Hesnawi crafts restless grooves with evident buttressing from a reggae foundation. Highlighted across the LP is how Hesnawi essentially pioneered such an effortless synthesis between traditional Libyan music and Jamaican reggae stylings, plus the endlessly disparate funk, jazz, and disco accents which firmly situate Hesnawi in a league of his own.
In many countries, reggae was a widespread fad before its popularity gradually subsided. In Libya, however, the genre remained popular since its initial introduction in the late 1970s. Reggae’s thematic throughlines like references to Pan-Africanism, liberation, and the end of oppression and exploitation resonated—and continues to resonate—forcefully amongst a Libyan audience. To this day, you will find countless bands playing variations of the genre as are there Facebook groups with predominantly Libyan members sharing old and new reggae tracks with ten-thousands of members. And no matter who you ask, chances are high that the genre’s popularity in Libya will be largely attributed to one man: Ibrahim Hesnawi.
Born and raised in Tripolis, the capital of Libya, Hesnawi initially was not interested in music, however he credits Bob Marley as foundational to changing his life after having listened to his music in a electronics shop a friend of his was working at.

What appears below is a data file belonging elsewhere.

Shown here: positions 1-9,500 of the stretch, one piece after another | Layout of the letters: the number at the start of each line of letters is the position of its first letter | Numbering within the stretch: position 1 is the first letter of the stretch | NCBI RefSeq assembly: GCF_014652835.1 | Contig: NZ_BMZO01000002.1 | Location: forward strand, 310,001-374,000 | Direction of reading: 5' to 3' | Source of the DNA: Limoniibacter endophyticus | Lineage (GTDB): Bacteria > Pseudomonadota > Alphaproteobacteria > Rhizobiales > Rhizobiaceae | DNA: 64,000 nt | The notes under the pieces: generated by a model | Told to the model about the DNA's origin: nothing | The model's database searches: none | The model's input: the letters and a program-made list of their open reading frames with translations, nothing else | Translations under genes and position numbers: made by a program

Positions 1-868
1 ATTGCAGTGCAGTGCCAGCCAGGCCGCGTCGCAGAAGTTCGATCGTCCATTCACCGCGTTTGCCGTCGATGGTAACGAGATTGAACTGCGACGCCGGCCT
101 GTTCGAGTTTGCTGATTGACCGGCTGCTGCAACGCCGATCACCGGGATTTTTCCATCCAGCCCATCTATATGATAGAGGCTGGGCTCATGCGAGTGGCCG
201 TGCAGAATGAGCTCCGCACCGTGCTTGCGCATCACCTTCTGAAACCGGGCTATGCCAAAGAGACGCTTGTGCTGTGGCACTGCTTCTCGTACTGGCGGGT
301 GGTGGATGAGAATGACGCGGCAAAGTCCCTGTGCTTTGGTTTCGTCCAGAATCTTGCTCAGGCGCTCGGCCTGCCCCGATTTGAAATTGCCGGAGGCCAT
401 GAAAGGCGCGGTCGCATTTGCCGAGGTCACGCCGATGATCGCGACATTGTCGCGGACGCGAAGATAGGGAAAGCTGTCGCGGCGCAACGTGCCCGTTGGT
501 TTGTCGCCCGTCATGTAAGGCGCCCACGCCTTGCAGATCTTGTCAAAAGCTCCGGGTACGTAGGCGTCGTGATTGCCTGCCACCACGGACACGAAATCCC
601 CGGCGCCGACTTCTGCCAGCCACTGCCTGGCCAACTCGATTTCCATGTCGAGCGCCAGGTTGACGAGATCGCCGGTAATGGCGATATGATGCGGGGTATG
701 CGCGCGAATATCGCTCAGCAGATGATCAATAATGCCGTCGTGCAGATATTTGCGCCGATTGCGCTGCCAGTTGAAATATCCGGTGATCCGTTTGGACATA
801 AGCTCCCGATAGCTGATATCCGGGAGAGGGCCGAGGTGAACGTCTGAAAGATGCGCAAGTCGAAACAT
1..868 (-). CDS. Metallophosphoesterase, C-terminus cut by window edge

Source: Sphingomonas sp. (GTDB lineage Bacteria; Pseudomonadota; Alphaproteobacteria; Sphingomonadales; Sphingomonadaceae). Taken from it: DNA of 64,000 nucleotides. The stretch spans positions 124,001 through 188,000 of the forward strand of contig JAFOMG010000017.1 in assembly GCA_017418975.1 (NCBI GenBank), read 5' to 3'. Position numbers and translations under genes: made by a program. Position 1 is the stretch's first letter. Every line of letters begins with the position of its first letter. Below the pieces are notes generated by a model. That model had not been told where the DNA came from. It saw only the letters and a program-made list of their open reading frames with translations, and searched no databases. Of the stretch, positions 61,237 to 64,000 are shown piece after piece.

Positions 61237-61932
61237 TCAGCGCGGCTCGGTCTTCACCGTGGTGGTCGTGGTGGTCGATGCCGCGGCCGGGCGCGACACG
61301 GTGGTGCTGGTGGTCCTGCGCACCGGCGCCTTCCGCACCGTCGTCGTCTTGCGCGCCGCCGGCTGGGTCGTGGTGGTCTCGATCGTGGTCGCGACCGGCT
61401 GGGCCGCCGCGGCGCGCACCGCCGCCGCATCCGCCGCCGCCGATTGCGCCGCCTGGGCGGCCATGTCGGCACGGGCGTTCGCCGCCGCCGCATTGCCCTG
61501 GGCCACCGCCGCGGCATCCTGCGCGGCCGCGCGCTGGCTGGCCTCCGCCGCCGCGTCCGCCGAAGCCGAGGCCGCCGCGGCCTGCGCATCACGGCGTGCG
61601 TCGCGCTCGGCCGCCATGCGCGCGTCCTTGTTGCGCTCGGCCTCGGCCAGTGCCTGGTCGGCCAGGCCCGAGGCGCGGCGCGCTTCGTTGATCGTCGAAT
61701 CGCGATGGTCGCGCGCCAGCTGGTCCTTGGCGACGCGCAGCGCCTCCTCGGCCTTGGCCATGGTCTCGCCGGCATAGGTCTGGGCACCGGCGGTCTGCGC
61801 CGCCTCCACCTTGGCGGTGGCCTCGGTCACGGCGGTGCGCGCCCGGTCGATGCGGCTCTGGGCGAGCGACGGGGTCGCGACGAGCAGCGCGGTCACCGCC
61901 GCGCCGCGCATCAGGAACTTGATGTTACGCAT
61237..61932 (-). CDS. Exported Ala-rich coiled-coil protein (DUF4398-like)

Reggae is instantly recognizable from the counterpoint between the bass and drum downbeat and the offbeat rhythm section. This very particular rhythm is part of the story of why the genre became so popular in Libya as Hesnawi explains:
"The Libyans are inclined to Reggae for a reason, I think due to our traditional musical rhythm known as Darbuka “Libyan Drum” or Kaska, its rhythm is very similar to the one of Reggae therefore the society got closer to this music and the the nation loved the reggae style and embraced it“
There is a handful songs Ibrahim Hesnawi sings in English but the 95% of his output is sung in Libyan Arabic. A conscious choice as this is not only the language that came natural to him but also it allowed him to convey the message of his songs that is so close to his heart in the best way to the young generations of Libya listening to his music.